School of Life and Health Sciences
Birmingham B4 7ET
telephone: +44 (0) 121 204 4130
fax: +44 (0) 121 333 4220
Basic and Applied Neurosciences
Aston Laboratory for Immersive Virtual Environments (ALIVE)
Centre for Vision and Hearing Research (CVHR)
Contributor to the Undergraduate Optometry Programme
Contributor to the MSc Cognitive Neuroscience Programme
• Director of the Centre for Vision and Hearing Research
• Director of the Aston Laboratory for Virtual Environments (ALIVE)
• Postgraduate tutor (LHS)
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Born in 1964, Tim had a brief career as a telecommunications engineer with British Telecom, then graduated from the University of Newcastle-Upon-Tyne in 1989 with a first class joint honours degree in Computer Science and Psychology. He studied for a PhD under the supervision of Mark Georgeson at the University of Bristol and completed his thesis entitled 'Feature Coding in Human Pattern Vision' in 1993. He then worked as a Postdoctoral Research Fellow at the University of Birmingham for three years investigating optic flow and complex motion with Mike Harris. He took up an appointment at the Department of Vision Sciences as a Lecturer in 1996, was promoted to Senior Lecturer in 2003, Reader in 2008 and Professor in 2011 when he also became the director of Aston University's Centre for Vision and Hearing Research. He has been on the executive committee of the AVA since 1996 (Chairman from 2008-2012) and was a regular organizer of the AVA Christmas Meeting from 1996 - 2008. He is one of four chief editors for the journals Perception and i-Perception and has over 60 full publications. He has held funding from The Wellcome Trust, The Leverhulme Trust, The Wolfson Foundation, BBSRC and EPSRC.
We have no current funding but if you are interested in doing a PhD in my laboratory, please send me your CV.
Second-year optometry undergraduate module leader: Vision Science and Research Methods
Third-year optometry undergraduate module leader: Elective Studies
MSc Cognitive Neuroscience lecturer.
Meese, T. S. (2002) Spatial Vision in Signals and Perception: The Fundamentals of Human Sensation. (Ed. David Roberts), Palgrave, Macmillan: New York. pp 171-183.
Downloads for the original and advanced versions of the above article are available below.
Introduction to spatial vision I (Spatial vision tutorial) DOWNLOAD
Introduction to spatial vision II (Filtering & spatial vision tutorial; updated Feb 2009) DOWNLOAD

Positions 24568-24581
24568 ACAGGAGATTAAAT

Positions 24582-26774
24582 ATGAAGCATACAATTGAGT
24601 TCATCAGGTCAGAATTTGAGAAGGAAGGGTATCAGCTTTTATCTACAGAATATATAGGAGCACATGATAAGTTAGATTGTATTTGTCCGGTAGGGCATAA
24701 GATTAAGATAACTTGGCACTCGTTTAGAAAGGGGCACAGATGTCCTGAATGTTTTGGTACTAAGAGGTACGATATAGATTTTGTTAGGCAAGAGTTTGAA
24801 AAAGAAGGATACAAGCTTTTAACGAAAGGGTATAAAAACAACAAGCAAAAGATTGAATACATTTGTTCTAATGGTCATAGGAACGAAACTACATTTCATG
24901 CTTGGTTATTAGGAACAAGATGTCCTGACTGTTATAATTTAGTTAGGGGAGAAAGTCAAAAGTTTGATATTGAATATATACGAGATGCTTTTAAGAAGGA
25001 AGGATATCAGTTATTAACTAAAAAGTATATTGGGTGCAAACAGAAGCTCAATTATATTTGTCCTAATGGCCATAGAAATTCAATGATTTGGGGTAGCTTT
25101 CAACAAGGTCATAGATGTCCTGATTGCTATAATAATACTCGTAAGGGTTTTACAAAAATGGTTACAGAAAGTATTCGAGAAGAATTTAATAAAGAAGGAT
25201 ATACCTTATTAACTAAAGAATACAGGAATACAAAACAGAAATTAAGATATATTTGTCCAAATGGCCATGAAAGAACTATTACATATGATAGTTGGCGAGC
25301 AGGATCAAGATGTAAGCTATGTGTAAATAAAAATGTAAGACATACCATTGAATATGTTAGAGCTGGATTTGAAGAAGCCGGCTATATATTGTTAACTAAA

The following three powerpoint presentations provide tutorial introduction to some contemporary issues in vision science. They should run on a PC, but are probably best suited to a MAC.
Tutorial 1: Masking and suppression DOWNLOAD
Tutorial 2: Binocular summation and interocular suppression DOWNLOAD
Tutorial 3: Spatial summation (introduced via crowding) DOWNLOAD
A dictionary of vision (unsure of your terminology?)
Anatomy and physiology (from the Schiller lab)
Anatomy and physiology (David Hubel’s web book)
Archimedes lab (some visual illusions)
Basics (by John Krantz)
Blind spot assessment, and others (Schieber’s Demos/Expts)
Colour vision (from the Neitz lab)
Gabori attack (measure your own contrast sensitivity function)
Illusion works (more illusions and explanations)
Motion perception (tutorials and Demos by George Mather)
The eye page (by Christopher Tyler)
The joy of visual perception (a web book by Peter Kaiser)
Vision demos etc (from Project Lite)
Visual perception (undergraduate tutorials and demos from Tutis Vilis)
What animals see (well, maybe…)
AVA (once known as the Applied Vision Association)
ViperLib (a useful library of vision-related images)
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VSG2/4, Sony 20” display
Spatial vision, computational modelling
ViSaGe, CRS stereo goggles, mirror stereoscope, Clinton 20” monochrome display
Binocular vision, computational modelling
Man Ray Lab
Tim Meese, 3rd year project students
VSG2/4, Eizo 16” display
Complex motion, spatial vision
ViSaGe, CRS stereo goggles, Clinton 20” monochrome display
Delphi, Matlab, Liberator
Depth cue combination, stereopsis and binocular vision, psychophysical methods, home of the Liberator project (general purpose psychophysical software environment for the VSG2/4, 2/5 and ViSaGe).
Kirsten Challinor, David Holmes
VSG2/3, Nokia 20” display.
Pascal, Delphi, Matlab
Contrast gain control, computational modelling (no colour!)
Kirsten Challinor, 3rd year project students
VSG2/5, CRS stereo goggles, Clinton 20” monochrome display
Spatial vision, binocular vision, contrast gain control
Meese, T. S. (2010) Not last, nearly last, almost last, and last but not least. (announcement) Perception, 39, 588-589.
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